“c. All decisions concerning the professional career of judges should be based on objective criteria, and the selection and career of judges should be based on merit, having regard to qualifications, integrity, ability and efficiency. The authority taking the decision on the selection and career of judges should be independent of the government and the administration. In order to safeguard its independence, rules should ensure that, for instance, its members are selected by the judiciary and that the authority decides itself on its procedural rules.


d. In the decision-making process, judges should be independent and be able to act without any restriction, improper influence, inducements, pressures, threats or interferences, direct or indirect, from any quarter or for any reason. The law should provide for sanctions against persons seeking to influence judges in any such manner. Judges should have unfettered freedom to decide cases impartially, in accordance with their conscience and their interpretation of the facts, and in pursuance of the prevailing rules of the law.”


“Judges should not be obliged to report on the merits of their cases to anyone outside the judiciary.”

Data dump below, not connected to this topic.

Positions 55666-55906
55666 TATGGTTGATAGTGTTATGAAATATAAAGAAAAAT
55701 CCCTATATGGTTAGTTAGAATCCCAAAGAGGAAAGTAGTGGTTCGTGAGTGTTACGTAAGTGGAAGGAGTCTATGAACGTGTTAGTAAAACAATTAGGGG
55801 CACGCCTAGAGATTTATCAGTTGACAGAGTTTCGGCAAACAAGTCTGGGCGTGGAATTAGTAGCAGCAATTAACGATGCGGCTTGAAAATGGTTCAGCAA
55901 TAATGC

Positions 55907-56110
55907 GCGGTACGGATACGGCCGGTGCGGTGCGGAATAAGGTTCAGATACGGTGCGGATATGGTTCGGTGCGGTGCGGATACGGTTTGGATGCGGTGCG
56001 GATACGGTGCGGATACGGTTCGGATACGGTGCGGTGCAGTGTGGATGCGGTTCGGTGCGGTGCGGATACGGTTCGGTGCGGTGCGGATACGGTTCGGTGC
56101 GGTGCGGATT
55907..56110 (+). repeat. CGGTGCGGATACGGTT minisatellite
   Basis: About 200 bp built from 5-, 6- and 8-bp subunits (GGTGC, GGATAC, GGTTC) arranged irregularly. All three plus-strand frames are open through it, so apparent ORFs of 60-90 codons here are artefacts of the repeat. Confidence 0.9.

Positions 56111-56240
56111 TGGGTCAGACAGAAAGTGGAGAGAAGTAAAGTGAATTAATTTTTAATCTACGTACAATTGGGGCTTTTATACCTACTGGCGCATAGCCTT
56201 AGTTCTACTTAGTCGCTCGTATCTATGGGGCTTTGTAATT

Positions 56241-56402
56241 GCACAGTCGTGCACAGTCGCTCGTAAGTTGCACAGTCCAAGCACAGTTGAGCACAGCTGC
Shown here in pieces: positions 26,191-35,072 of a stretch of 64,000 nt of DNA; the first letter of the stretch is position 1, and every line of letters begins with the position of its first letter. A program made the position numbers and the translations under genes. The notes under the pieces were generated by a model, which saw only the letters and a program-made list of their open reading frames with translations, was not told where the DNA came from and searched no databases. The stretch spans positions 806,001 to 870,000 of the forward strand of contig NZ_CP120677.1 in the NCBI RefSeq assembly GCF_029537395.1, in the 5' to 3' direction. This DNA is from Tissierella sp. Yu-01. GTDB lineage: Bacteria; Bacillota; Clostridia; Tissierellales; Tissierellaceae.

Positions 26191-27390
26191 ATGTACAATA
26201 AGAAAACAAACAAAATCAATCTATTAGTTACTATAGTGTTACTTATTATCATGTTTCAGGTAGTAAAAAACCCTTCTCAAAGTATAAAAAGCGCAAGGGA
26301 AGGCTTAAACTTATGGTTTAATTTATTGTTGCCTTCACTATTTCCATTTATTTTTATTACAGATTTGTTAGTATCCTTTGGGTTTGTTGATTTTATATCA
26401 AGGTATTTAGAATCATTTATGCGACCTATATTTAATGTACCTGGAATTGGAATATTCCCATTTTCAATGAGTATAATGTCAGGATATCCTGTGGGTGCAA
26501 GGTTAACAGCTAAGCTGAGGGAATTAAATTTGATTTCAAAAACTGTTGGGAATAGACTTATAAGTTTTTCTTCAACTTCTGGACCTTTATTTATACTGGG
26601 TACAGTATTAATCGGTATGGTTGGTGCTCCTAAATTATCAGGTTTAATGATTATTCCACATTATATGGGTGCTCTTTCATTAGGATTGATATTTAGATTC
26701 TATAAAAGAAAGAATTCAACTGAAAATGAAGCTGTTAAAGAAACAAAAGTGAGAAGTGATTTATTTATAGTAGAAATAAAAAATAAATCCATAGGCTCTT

b) “European Charter on Statute of Judges” adopted by the CoE on July 8th-10th, 1998:


“1.3. In respect of every decision affecting the selection, recruitment, appointment, career progress or termination of office of a judge, the statute envisages the intervention of an authority independent of the executive and legislative powers within which at least one half of those who sit are judges elected by their peers following methods guaranteeing the widest representation of the judiciary.”


c) As far as Medel’s “Proposal for a Statute of Judges” (adopted at the meeting in Palermo, 1993) is concerned, this does not include any reference to methods of professional evaluation and its limits.


4. The road towards a system of permanent professional evaluation in Italy. – a) A systematic debate on the issue of evaluation of professional performance began in Italy, within the Associazione Nazionale Magistrati (A.N.M.) in the 1980’s. Indeed, one of the founding principles of the association “Movimento per la Giustizia”, which I belong to, was exactly the call to the Italian judiciary to think up its own system of evaluation.